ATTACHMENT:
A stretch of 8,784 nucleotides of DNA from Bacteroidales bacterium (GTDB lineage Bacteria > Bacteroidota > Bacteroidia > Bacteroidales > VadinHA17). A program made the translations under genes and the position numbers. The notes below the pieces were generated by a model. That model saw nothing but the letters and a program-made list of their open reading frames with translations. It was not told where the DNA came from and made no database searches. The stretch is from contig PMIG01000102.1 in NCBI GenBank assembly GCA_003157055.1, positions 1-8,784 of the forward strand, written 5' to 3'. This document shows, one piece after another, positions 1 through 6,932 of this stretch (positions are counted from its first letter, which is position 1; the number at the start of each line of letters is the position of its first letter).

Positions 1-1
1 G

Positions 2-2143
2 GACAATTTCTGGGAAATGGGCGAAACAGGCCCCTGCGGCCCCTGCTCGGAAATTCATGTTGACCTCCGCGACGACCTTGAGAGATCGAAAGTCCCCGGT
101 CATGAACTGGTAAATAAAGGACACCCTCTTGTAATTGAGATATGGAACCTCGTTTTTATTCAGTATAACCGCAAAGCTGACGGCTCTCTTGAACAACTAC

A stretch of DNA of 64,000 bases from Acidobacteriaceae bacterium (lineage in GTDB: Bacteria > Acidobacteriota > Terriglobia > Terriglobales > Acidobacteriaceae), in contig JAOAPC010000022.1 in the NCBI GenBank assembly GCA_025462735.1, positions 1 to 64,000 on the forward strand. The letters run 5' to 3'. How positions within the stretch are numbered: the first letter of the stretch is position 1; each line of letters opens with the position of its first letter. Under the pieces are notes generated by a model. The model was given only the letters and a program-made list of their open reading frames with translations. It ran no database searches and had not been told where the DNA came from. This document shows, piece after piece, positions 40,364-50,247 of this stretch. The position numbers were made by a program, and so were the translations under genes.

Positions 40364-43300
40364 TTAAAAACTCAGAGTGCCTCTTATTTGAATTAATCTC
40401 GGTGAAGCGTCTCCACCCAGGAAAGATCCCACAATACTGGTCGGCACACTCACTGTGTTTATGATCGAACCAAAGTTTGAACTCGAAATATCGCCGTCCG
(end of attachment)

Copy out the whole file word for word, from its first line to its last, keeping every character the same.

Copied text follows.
A stretch of 8,784 nucleotides of DNA from Bacteroidales bacterium (GTDB lineage Bacteria > Bacteroidota > Bacteroidia > Bacteroidales > VadinHA17). A program made the translations under genes and the position numbers. The notes below the pieces were generated by a model. That model saw nothing but the letters and a program-made list of their open reading frames with translations. It was not told where the DNA came from and made no database searches. The stretch is from contig PMIG01000102.1 in NCBI GenBank assembly GCA_003157055.1, positions 1-8,784 of the forward strand, written 5' to 3'. This document shows, one piece after another, positions 1 through 6,932 of this stretch (positions are counted from its first letter, which is position 1; the number at the start of each line of letters is the position of its first letter).

Positions 1-1
1 G

Positions 2-2143
2 GACAATTTCTGGGAAATGGGCGAAACAGGCCCCTGCGGCCCCTGCTCGGAAATTCATGTTGACCTCCGCGACGACCTTGAGAGATCGAAAGTCCCCGGT
101 CATGAACTGGTAAATAAAGGACACCCTCTTGTAATTGAGATATGGAACCTCGTTTTTATTCAGTATAACCGCAAAGCTGACGGCTCTCTTGAACAACTAC

A stretch of DNA of 64,000 bases from Acidobacteriaceae bacterium (lineage in GTDB: Bacteria > Acidobacteriota > Terriglobia > Terriglobales > Acidobacteriaceae), in contig JAOAPC010000022.1 in the NCBI GenBank assembly GCA_025462735.1, positions 1 to 64,000 on the forward strand. The letters run 5' to 3'. How positions within the stretch are numbered: the first letter of the stretch is position 1; each line of letters opens with the position of its first letter. Under the pieces are notes generated by a model. The model was given only the letters and a program-made list of their open reading frames with translations. It ran no database searches and had not been told where the DNA came from. This document shows, piece after piece, positions 40,364-50,247 of this stretch. The position numbers were made by a program, and so were the translations under genes.

Positions 40364-43300
40364 TTAAAAACTCAGAGTGCCTCTTATTTGAATTAATCTC
40401 GGTGAAGCGTCTCCACCCAGGAAAGATCCCACAATACTGGTCGGCACACTCACTGTGTTTATGATCGAACCAAAGTTTGAACTCGAAATATCGCCGTCCG